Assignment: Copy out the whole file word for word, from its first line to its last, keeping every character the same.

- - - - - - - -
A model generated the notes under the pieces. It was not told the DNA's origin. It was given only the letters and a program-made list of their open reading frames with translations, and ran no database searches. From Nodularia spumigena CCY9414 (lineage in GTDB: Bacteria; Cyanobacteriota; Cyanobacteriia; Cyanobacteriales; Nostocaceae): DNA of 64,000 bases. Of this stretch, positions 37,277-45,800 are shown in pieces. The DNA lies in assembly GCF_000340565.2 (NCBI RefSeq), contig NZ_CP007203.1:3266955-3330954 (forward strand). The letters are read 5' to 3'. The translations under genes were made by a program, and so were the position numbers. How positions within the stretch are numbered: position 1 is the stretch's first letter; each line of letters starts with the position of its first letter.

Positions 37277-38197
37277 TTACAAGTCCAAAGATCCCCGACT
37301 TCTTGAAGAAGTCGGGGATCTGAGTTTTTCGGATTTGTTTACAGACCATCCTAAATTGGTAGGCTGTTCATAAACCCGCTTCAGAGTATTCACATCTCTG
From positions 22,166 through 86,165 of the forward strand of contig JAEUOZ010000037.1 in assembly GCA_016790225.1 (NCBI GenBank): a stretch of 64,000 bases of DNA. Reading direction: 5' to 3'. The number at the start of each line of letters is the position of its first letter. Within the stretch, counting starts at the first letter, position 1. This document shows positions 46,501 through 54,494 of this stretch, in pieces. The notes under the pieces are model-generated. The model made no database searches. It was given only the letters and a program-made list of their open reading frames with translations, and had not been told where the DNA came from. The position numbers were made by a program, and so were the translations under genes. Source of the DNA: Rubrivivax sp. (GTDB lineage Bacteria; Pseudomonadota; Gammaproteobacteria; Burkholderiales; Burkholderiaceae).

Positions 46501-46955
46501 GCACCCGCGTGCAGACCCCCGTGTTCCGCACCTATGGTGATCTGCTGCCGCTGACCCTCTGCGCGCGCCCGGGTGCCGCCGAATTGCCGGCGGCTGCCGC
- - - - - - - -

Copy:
A model generated the notes under the pieces. It was not told the DNA's origin. It was given only the letters and a program-made list of their open reading frames with translations, and ran no database searches. From Nodularia spumigena CCY9414 (lineage in GTDB: Bacteria; Cyanobacteriota; Cyanobacteriia; Cyanobacteriales; Nostocaceae): DNA of 64,000 bases. Of this stretch, positions 37,277-45,800 are shown in pieces. The DNA lies in assembly GCF_000340565.2 (NCBI RefSeq), contig NZ_CP007203.1:3266955-3330954 (forward strand). The letters are read 5' to 3'. The translations under genes were made by a program, and so were the position numbers. How positions within the stretch are numbered: position 1 is the stretch's first letter; each line of letters starts with the position of its first letter.

Positions 37277-38197
37277 TTACAAGTCCAAAGATCCCCGACT
37301 TCTTGAAGAAGTCGGGGATCTGAGTTTTTCGGATTTGTTTACAGACCATCCTAAATTGGTAGGCTGTTCATAAACCCGCTTCAGAGTATTCACATCTCTG
From positions 22,166 through 86,165 of the forward strand of contig JAEUOZ010000037.1 in assembly GCA_016790225.1 (NCBI GenBank): a stretch of 64,000 bases of DNA. Reading direction: 5' to 3'. The number at the start of each line of letters is the position of its first letter. Within the stretch, counting starts at the first letter, position 1. This document shows positions 46,501 through 54,494 of this stretch, in pieces. The notes under the pieces are model-generated. The model made no database searches. It was given only the letters and a program-made list of their open reading frames with translations, and had not been told where the DNA came from. The position numbers were made by a program, and so were the translations under genes. Source of the DNA: Rubrivivax sp. (GTDB lineage Bacteria; Pseudomonadota; Gammaproteobacteria; Burkholderiales; Burkholderiaceae).

Positions 46501-46955
46501 GCACCCGCGTGCAGACCCCCGTGTTCCGCACCTATGGTGATCTGCTGCCGCTGACCCTCTGCGCGCGCCCGGGTGCCGCCGAATTGCCGGCGGCTGCCGC